labor

Maybe I’m the big weirdo who’s in the minority here, but I wasn’t feeling any of those cheesy birthing scenes in primetime movies when I was pregnant. You know the ones I’m talking about—where multiple family members gather round in the birthing suite and watch in elated awe as a baby is brought into the world.

Subtext: All of these happy family members are looking directly at a vagina, if you’re unfamiliar with how the birthing process works. If I were the one in this scene, my vagina would be center stage. And that is where I say, “No, thank you” and make my swift exit stage right.

When I was pregnant with my first son two years ago and my due date was drawing closer, my husband and I began chatting about how family would play a role in the birth. Since pregnancy was so new to me, I felt pretty anxious about Game Day. I didn’t know exactly what was going to happen, and I didn’t need visitors grimacing or cheering me on. Nope, nope, nope.

I made my resistance clear to my husband, and he was cool with it. In order for my plan to work perfectly of banning all relatives from the birthing center where I was going to have my son, two things worked in my favor.

First, my in-laws are really reserved people that try their hardest never to impose on their sons. We knew that they would never be the type of in-laws to put up a fight and DEMAND that they be part of their first grandchild’s entry into the world. They were respectful of my wishes, and God bless them for it.

Second, my mom lives over four hours away, so she couldn’t just “pop in” when I was in labor. Also, when I was pregnant with my son, my mom and I were working through a lot of issues, so we weren’t as close as we are now. In spite of all this, my mom was still respectful of my space and didn’t demand to play a certain role during the birth of my son. She ended up visiting a few weeks later, which worked out well for all of us.

But there’s more to the story. Plenty of people say, “Who the eff cares who hangs out in the hospital waiting room while you’re pushing a watermelon out of your tiny lady hole? Get over yourself.”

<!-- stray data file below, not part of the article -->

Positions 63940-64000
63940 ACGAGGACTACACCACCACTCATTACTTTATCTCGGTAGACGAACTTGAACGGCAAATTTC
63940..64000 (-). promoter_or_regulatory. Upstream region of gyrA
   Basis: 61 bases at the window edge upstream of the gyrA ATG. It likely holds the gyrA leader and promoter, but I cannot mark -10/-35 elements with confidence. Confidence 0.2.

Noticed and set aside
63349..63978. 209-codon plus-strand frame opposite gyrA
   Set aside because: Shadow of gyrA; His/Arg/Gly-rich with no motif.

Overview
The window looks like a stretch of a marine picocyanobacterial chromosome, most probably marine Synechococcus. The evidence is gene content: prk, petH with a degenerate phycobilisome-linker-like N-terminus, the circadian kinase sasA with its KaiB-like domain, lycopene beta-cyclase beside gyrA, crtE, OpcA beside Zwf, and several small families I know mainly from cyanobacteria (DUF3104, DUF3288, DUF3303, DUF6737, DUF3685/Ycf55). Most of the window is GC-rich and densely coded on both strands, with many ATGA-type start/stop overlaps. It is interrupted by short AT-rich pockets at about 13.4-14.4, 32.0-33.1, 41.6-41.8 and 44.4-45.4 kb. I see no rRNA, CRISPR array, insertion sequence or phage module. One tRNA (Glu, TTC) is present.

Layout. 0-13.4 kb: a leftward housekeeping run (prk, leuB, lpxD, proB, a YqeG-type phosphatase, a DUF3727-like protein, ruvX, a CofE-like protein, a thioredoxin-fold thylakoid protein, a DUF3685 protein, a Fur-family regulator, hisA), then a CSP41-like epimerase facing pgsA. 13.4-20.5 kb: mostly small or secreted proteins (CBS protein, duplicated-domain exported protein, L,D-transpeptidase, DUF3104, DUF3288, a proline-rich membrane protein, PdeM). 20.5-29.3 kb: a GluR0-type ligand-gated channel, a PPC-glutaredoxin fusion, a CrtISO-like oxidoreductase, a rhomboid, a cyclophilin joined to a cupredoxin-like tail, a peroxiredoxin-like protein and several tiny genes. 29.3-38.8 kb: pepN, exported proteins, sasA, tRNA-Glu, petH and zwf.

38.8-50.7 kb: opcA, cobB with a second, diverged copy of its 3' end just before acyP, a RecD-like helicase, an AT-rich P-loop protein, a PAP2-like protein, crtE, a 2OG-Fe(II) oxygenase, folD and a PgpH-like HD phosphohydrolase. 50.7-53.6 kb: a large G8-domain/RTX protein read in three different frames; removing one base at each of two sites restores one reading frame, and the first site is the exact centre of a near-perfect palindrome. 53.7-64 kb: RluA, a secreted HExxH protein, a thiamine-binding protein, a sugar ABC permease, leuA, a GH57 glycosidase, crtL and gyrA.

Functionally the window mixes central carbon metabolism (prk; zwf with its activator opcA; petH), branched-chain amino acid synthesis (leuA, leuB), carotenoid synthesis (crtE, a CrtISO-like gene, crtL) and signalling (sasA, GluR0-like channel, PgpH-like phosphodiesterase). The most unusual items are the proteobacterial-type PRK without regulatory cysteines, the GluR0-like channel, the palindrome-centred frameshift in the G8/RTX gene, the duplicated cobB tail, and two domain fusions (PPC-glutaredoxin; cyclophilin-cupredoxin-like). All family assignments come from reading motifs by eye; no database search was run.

To that I say, I must remind you that I was giving birth in a birthing center that was much, much smaller than any hospital. The midwives told me that I could invite family and friends to hang out in the waiting room, where there were books, magazines, and DVDs.

BUT the waiting room was literally a few feet from the birthing room. Basically, it was as intimate as being in someone’s house. You could probably hear a gentle cough from the next room. Since I didn’t think that my labor would play out like a silent movie, I went with “nope” again on that one.

The picture I had in my mind was this: I would be screaming and thrashing and biting down on a wooden spoon, and my in-laws would be quietly turning the pages of a magazine in the very next room. When I screamed, “FUCK MY LIIIIIIFE!” and foamed at the mouth, my ex-pastor father-in-law would raise his eyebrows and discreetly continue to read his article. Nope.

I don’t think my in-laws were deterred by the fact that we banned all family and friends from visiting the birthing center when I was in labor. My labor went pretty fast, four hours in active labor at the birthing center in total, so we didn’t allow anyone to drop by before go-time either.

We used the same approach when I had my second son at home. Similar to a birthing center, my house doesn’t offer much privacy, so I wasn’t all about having in-laws or my mom hanging out in the living room.

Maybe other pregnant ladies feel differently, but the thought never even crossed my mind to allow a close family member in the actual room while I was in labor, let alone pushing. Not gonna happen. After my second son was born, we did the same thing that we did with my first son—we texted and called family members and set up visits for as early as they wanted to drop by. No surprises, no pop-ins, no rando relative watching me poop in the birthing tub.

My theory that I am sticking to is that a baby is exactly the same, whether he is eight minutes or eight hours old. I know all relatives are excited to welcome a new baby into the world, but a few hours aren’t going to make a difference. We’ll call you.

(photo: Getty Images)